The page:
Improved lighting, roomy cabin among features that impress on 787’s inaugural passenger trip
ABOARD ALL NIPPON AIRWAYS FLIGHT 7871 – It’s the plane that is supposed to change the experience of flying.
No more stuffy noses, dry throats or severe fatigue. Larger windows provide a stronger connection to the world outside. And mood lighting can either ease jet lag or turn the plane into a nightclub at 40,000 feet.
And for the most part, Boeing’s 787 succeeds. Flying in it is more enjoyable. But it’s still flying.
There has been plenty of hype surrounding the 787, a long-range plane marketed as the Dreamliner that carried its first passengers Wednesday on a four-hour flight from Tokyo to Hong Kong. It has been called “revolutionary” and “a game-changer.”
And, indeed, a sleek design makes the plane stand out the moment you step on board. A higher ceiling – at least the perception of one – reduces claustrophobia. And natural light pours in, creating a welcoming feeling.
The biggest benefit should come from features that fight jet lag. Those couldn’t really be experienced by the 240 reporters and aviation enthusiasts who made the relatively short inaugural flight.
They include a doubling of the humidity, to 16 percent, and bringing cabin pressure closer to what it feels like on the ground. Planes are normally pressurized to 8,000 feet, higher than any point on the East Coast. Air inside the 787 is made to feel the equivalent of 6,000, slightly higher than Denver. The pressure and humidity changes should lead to fewer headaches and leave passengers with more energy after long trips.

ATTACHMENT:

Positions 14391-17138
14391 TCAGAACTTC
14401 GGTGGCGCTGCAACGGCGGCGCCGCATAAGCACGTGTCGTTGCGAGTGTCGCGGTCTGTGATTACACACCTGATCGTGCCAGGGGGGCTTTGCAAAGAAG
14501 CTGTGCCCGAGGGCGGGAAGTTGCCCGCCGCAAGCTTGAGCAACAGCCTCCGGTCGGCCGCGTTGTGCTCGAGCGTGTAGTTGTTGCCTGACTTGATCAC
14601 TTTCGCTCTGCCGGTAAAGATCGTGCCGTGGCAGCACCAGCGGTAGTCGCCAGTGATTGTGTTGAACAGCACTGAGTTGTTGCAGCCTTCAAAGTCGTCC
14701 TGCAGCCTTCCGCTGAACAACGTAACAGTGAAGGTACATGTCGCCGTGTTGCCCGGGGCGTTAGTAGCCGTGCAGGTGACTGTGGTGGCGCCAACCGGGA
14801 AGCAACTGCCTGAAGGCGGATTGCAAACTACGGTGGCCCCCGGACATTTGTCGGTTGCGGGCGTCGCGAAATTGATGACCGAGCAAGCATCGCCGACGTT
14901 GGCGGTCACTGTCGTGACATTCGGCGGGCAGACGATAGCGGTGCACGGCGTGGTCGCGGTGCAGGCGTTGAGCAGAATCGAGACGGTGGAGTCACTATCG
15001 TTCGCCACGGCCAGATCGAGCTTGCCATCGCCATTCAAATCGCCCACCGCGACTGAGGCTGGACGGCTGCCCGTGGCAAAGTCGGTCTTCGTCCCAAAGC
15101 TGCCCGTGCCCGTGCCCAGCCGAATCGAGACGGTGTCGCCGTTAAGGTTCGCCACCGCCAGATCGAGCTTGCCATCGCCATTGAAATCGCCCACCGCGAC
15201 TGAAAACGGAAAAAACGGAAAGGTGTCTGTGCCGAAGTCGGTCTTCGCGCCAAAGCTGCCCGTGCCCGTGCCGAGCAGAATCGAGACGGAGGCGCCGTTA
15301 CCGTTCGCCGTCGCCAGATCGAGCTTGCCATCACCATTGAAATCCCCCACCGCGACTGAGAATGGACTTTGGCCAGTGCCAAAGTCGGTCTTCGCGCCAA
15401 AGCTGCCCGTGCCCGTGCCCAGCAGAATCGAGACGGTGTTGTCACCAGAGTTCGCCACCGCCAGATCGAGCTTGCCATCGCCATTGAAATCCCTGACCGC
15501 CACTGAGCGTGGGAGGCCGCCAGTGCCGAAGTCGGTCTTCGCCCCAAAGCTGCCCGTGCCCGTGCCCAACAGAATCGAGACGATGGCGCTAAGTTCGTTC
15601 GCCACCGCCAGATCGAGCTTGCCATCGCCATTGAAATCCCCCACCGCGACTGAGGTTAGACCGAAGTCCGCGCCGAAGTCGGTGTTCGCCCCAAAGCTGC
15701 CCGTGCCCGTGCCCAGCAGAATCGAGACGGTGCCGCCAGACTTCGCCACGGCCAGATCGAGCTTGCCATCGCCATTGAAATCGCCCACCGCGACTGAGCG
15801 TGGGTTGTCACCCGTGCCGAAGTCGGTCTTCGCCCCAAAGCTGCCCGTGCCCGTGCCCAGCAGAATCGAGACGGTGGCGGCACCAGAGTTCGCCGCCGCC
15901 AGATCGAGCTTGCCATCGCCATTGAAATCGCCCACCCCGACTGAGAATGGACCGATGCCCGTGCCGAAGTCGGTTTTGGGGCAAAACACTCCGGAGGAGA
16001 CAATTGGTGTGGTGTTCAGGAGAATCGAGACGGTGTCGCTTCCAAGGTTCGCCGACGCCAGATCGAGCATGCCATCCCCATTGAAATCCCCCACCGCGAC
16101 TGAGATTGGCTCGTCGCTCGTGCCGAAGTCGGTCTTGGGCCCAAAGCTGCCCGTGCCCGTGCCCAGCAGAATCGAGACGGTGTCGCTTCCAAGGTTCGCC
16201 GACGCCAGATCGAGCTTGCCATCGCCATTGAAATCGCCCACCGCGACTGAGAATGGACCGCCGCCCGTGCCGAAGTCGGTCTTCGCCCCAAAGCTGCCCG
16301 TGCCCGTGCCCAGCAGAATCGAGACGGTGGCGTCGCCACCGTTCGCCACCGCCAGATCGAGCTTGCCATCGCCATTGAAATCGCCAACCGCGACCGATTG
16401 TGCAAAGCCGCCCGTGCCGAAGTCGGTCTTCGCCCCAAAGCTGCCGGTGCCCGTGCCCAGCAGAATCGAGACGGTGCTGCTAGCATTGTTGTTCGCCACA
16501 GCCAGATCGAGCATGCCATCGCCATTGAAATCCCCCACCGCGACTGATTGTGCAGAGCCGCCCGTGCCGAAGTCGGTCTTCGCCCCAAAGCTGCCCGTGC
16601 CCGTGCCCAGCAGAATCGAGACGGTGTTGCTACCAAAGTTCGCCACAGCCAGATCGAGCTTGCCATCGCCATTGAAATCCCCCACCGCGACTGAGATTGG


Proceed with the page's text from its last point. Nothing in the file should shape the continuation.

The short flight also didn’t provide for a test of the full impact of LED lights that slowly change color, another fatigue-fighting feature. The impact was felt when the cabin lit up in a funky rainbow display. Add some loud music and it’s not too hard to imagine a bachelorette party at 40,000 feet.
The lighting concept is being rolled out on other aircraft, including new models of the narrow-body 737. European aircraft maker Airbus also offers something similar on new A320s.
Another noticeable feature: the windows. The plane’s strong carbon-fiber frame, which allows for the humidity and pressure improvements, enables windows 30 percent larger than those on traditional aluminum-body planes.
Boeing replaced window shades with an electronic tinting feature. Click a button below the window and it slowly starts to darken. It never completely blackens – you can still see out – but enough light is blocked to make sleeping possible. Not that anybody was trying to sleep during the boisterous inaugural flight.
Boeing says the overhead bins are the largest on any plane, with enough room for one carry-on bag per passenger.
The plane is also supposed to be much quieter, both for passengers inside and people on the ground. Engines with a wave pattern in the metal reduce the roar, although Boeing won’t say by how much.
And a lighter plane allows for more padding to protect passengers from noise and vibration. Wednesday’s flight seemed quieter, but a handheld sound meter registered noise levels similar to Boeing’s 777. Airlines have already purchased almost 800 of the original 787 because of promised fuel savings and the ability to open up new routes. Japan’s All Nippon Airways is the first to fly it. United Continental will be the first in the U.S. sometime late next year.
There are some features that Boeing can’t control. Individual airlines determine how much legroom passengers get. They also pick between a roomy eight-across seating arrangement or a more cramped nine-across layout.
All Nippon has eight seats in each row and installed a double armrest for the middle seats, providing a few extra inches of personal space.
And in the end, isn’t that all we want?
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